OCR for page 60
TEACHING AND LEARNING 9 needs of their students. Ball (199Sa, 2000a, 2000b) has developed an effec- tive program to help groups of teachers grapple with their assumptions about diversity and about what it means to learn. Collaboration and group work are most likely necessary for teachers to develop both the commit- ment and the sense of efficacy to pursue rigorous standards in the often difficult circumstances of urban school teaching. Many studies have shown the value of a culture of collaboration in fostering effective teaching practices (e.g., Coburn, 2001; Desimone, Por- ter, Garet, Yon, and Birman, 2002; Hiebert, Gallimore, and Stigler, 20021. For example, Louis, Marks, and Kruse (1996) found that teachers in schools that had a strong teaching professional community (defined by a shared sense of purpose, collaborative activity, collective focus on student learn- ing, and reflective dialogue) engaged in higher quality teaching, and their students performed higher on NAEP mathematics and reading assessments when compared to teachers in schools with weak professional communi- ties. (See also Louis and Marks, 1998.) Some mathematics experts tout the value of "lesson study," a strategy used in Japan for teacher collaboration. Stigler and Hiebert (1999) suggest that mathematics achievement in the United States might be raised by giv- ing teachers time and support to form teacher workgroups to plan, experi- ment with, analyze, and revise lessons. For example, teachers can videotape and analyze lessons they have planned together. The approach has been introduced in some U.S. elementary and middle schools, and might be adapted to be useful at the high school level as well. In the area of literacy, there are many excellent examples of local professional communities of teachers working in urban districts. Perhaps the longest existing national mode! is the National Writing Project, which promotes collaboration among individual teachers across school sites. Or- ganized, funded projects, such as QUASAR, The Algebra Project, and MESA, provide the practical training and social support required to imple- ment effective and engaging mathematics teaching (Gutierrez, 2000a). There are also many examples of strategies implemented at the city, district, school, and department levels to develop the kind of sustained, professional communities that support effective teaching. Many studies point to the importance of the subject matter department in high school teachers' ability to teach and to adapt to the needs of their students (Gutierrez, 1996; Lieberman and Miller, 2001; Little, 1993; McLaughlin, 1993; McLaughlin and Talbert, 1993, 2001; Siskin, 1994; Talbert and McLaughlin, 1994~. Effective subject matter departments in- volve teachers in collective goal setting; in aligning curriculum, pedagogy, and assessment; in engaging particular students in certain content; and in finding ways of addressing students' overall needs. These collaborative efforts at the department level are associated with positive learning and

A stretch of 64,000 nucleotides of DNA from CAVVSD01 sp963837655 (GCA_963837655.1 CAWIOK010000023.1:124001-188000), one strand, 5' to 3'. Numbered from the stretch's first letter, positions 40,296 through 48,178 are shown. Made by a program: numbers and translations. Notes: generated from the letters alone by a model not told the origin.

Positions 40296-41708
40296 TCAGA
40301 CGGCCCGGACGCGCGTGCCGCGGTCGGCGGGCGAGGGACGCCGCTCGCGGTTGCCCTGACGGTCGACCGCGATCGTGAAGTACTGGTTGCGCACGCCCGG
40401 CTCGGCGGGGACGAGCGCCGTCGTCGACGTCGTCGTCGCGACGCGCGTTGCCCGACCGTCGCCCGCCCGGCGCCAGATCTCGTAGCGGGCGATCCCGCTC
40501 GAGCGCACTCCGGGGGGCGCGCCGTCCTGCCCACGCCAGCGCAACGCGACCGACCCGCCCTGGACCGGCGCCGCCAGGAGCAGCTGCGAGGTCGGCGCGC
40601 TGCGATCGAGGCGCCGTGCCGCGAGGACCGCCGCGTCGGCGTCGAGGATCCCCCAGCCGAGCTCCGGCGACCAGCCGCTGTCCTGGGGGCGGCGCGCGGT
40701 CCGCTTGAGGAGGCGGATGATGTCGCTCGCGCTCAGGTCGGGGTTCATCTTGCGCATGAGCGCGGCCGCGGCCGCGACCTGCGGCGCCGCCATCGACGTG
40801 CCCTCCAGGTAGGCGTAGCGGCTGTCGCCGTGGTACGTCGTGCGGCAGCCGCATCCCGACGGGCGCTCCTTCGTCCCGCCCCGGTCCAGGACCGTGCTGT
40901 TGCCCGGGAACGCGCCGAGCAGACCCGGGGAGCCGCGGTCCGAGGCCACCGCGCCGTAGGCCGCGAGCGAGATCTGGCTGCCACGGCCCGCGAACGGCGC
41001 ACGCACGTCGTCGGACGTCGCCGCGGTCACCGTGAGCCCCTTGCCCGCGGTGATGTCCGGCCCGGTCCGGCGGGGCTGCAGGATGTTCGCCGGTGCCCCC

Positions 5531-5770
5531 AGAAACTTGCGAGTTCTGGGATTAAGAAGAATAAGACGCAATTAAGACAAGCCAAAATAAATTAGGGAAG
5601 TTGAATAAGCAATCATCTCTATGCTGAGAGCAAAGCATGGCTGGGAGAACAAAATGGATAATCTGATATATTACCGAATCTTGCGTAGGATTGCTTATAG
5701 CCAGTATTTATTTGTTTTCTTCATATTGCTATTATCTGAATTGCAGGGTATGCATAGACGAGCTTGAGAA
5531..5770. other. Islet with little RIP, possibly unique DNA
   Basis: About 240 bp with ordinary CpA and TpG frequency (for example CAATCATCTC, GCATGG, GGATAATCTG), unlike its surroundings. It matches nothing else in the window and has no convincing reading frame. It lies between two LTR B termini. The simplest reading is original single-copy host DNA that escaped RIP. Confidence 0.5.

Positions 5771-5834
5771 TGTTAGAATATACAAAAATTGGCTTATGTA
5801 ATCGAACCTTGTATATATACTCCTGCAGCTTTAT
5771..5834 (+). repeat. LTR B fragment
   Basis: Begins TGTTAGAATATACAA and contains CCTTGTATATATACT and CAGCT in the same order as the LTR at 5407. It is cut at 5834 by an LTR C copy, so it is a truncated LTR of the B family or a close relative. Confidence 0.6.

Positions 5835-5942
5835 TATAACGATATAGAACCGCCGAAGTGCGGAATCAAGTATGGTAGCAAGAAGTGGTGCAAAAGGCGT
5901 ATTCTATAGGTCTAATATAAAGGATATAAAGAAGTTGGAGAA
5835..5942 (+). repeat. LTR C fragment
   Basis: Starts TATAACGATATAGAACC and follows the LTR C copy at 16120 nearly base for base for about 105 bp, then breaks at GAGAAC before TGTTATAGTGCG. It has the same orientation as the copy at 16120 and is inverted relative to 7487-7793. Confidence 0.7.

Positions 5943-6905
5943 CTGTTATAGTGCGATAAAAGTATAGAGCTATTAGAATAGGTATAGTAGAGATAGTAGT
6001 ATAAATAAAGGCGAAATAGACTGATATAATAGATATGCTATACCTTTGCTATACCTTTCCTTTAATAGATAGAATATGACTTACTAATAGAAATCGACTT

OCR for page 60
92 ENGAGING SCHOOLS achievement for students (Ancess, 2000; Freedman, Simons, Kainin, Casareno, and the M-Class Teams, 1999; Greenicaf and Schoenbach, 1999; Lee, 20011. Gutierrez (1996, 1999, 2000b, 2002b) has studied successful urban high school mathematics departments and found that certain forms of struc- tural organization and normative cultures (including beliefs) are associated with teachers' willingness and ability to engage diverse learners. She found that mathematics departments whose teachers did not view mathematics as a static subject, used a rigorous mathematics curriculum, discussed lesson plans and students, rotated course assignments, had a commitment to eq- uity, and observed each other teaching tended to have students who were actively engaged in the mathematics curriculum and scored well on stan- dardized tests. Although they do not report data on student outcomes, Stodolsky and Grossman (2000) likewise found in their survey of teachers in 16 U.S. high schools that mathematics and English teachers who experi- mented with the curriculum in order to engage diverse learners in the classroom tended to work in departments that were collaborative and fo- cused on professional development (see also Coburn, 2001; McLaughlin and Talbert, 20011. A strong sense of community at the department level may also diminish the alienation that teachers often experience in large, urban, bureaucratic schools. Talbert (1995) proposes that collaboration among teachers can serve as a catalyst for increasing a school's commitment to meeting the needs of students who otherwise have low priority (also see Wehiage et al., 19891. Talbert and McLaughlin (1994) found in their analysis of survey data for 253 teachers in 36 academic departments in 8 public high schools that teachers' participation in a collaborative, innovative profes- sional community predicted their expectations for student achievement and their caring for students, controlling for their subject preparation and over- all job satisfaction. Gutierrez (1996, 1999, 2000b, 2002b) and Stodolsky and Grossman (2000) observed further that the teachers who engaged stu- dents best were in professional communities committed to equity. Thus, a teacher's workplace setting is critically important in supporting the kinds of practices that engage students in learning. Practices in schools and the broader community are also important. For example, Valerie Lee (2000) found that high schools that had a communal focus (reformed instruction, shared authority, collective commitment to the personal development of students) produced considerable gains in student achievement and nearly eliminated social class differences between stu- dents. The school community is so critical to successful mathematics teach- ing that in choosing its sites, the QUASAR Project requires a school climate that supports teacher innovation. Schools also have norms regarding what it means to teach and to learn,